A Gem of a Diamond Anniversary

With the 75th anniversary of the Texas Centennial Exposition around the corner, we decided to dive into our archives and share some of our finds with you. 
Texas Centennial Exposition ticket

Seventy-five years ago, in the summer of 1936, people throughout Texas and the United States traveled to Dallas for the Texas Centennial Exposition. The Exposition, held at Fair Park, was both a world’s fair and a gateway to attractions and events throughout the state celebrating the 100th anniversary of Texas’s independence from Mexico.

The following four photographs are from a set of twenty images  published by John Sirigo, official photographer for the Texas Centennial Exposition, as “Genuine Official Photographs, No. 1.”

Texas Centennial Exposition, Esplanade and Exhibit Buildings

Texas Centennial Exposition, Midway

Texas Centennial Exposition, State Building

Texas Centennial Exposition, Ford Building

Advertised as An Empire on Parade, attractions included the Esplanade of State; exhibit halls and sponsored pavilions focusing on major industries in Texas; The Cavalcade of Texas, a living saga of over four hundred years of Texas history; Sinclair’s Dinosaurs, a prehistoric “zoo” of dinosaur reproductions; The Old West, with replicas of historic buildings; the Midway; and the Civic Center, made up of six units of cultural and educational attractions.

Souvenir Guide

Postcard view of museum building (E.C. Kropp Co., Milwaukee, Wis.)

The Hall of Fine Arts, the largest building in the Civic Center, was the permanent home of the Dallas Museum of Fine Arts, now the Dallas Museum of Art, for nearly fifty years. For the Exposition, the Museum held an enormous exhibition of paintings, sculpture, and graphic arts, including European art from before 1500 to contemporary Texas painting and everything in between. The exhibition, which filled the whole building, included almost six hundred works of art loaned by ninety-six major museums, galleries, private collectors, and artists.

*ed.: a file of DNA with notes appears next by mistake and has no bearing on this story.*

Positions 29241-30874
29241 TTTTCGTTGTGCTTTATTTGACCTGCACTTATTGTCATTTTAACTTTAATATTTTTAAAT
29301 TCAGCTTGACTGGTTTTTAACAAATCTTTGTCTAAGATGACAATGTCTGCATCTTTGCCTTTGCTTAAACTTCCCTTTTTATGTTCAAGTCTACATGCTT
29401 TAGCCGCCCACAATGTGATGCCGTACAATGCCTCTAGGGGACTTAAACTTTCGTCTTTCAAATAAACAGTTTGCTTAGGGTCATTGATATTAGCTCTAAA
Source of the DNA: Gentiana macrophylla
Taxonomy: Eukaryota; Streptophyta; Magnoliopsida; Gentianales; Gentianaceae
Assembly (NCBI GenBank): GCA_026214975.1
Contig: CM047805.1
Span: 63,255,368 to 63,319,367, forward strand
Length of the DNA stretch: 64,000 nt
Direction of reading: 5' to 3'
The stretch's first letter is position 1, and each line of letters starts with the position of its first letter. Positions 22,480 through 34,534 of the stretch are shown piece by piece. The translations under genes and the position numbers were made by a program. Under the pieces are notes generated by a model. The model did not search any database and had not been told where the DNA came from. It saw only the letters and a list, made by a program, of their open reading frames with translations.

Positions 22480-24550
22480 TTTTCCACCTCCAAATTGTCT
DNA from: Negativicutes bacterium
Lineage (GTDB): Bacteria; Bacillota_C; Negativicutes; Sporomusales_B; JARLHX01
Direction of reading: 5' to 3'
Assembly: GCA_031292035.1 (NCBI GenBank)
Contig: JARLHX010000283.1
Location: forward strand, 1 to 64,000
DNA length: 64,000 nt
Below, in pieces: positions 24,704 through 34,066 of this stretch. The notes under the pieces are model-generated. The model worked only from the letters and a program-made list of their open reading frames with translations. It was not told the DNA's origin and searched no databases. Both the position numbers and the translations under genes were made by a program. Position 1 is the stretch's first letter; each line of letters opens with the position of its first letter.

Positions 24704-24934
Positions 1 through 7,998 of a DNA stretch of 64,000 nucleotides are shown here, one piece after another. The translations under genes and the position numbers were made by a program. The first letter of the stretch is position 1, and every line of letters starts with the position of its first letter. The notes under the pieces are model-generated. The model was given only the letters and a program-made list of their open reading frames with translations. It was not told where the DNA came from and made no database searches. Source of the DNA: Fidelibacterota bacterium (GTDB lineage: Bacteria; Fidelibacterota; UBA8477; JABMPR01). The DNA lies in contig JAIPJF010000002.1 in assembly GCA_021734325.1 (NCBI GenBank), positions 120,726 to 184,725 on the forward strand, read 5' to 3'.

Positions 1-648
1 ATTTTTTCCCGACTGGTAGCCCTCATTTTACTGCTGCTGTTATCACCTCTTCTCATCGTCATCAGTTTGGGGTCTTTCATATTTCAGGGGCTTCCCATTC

Texas Centennial Exposition, Exhibition of Paintings, Sculpture & Graphic Arts, catalog cover

The French Room at the Texas Centennial Exhibition included works by Manet, Renoir, Picasso, and Toulouse-Lautrec.

Grant Wood's "Amercian Gothic" was in the Contemporary American Paintings section of the Texas Centennial Exhibition.

The Texas Centennial Exposition ran from June 6 to November 29, 1936, and over six million people attended. Exhibit halls constructed for the Exposition still form the core buildings at Fair Park.

Hillary Bober is the Digital Archivist at the Dallas Museum of Art.

4 Responses to “A Gem of a Diamond Anniversary”


  1. 1 Brandye July 26, 2011 at 9:43 pm

    I own several of the posters created for the Centennial. I am curious about the artists that created them. Do you have any background information on them?

    • 2 kimberdma July 27, 2011 at 3:43 pm

      According to a Dallas Morning News article (“Lithographed Posters to be Put in Schools” 7 January 1936), 40 color posters were created depicting highlights in Texas history for the Texas Centennial Exposition. The posters were produced by Republic National Bank & Trust Company and distributed to banks and Dallas public schools. All 40 posters were painted by Dallas artist Frank Calder and also included descriptive text by J. Frank Dobie.

      Hopefully this description matches the posters in your collection. It sounds like an interesting series.
      Hillary Bober

  2. 3 Jim Arnold July 27, 2011 at 3:50 am

    I think it would be neat to recreate the Dallas Museum of Fine Arts Exhibit from the Exposition. I bet most of those paintings are still in the collection.

  3. 4 Elena July 28, 2011 at 7:46 am

    I liek the photos. I am glad I discovered your blog.


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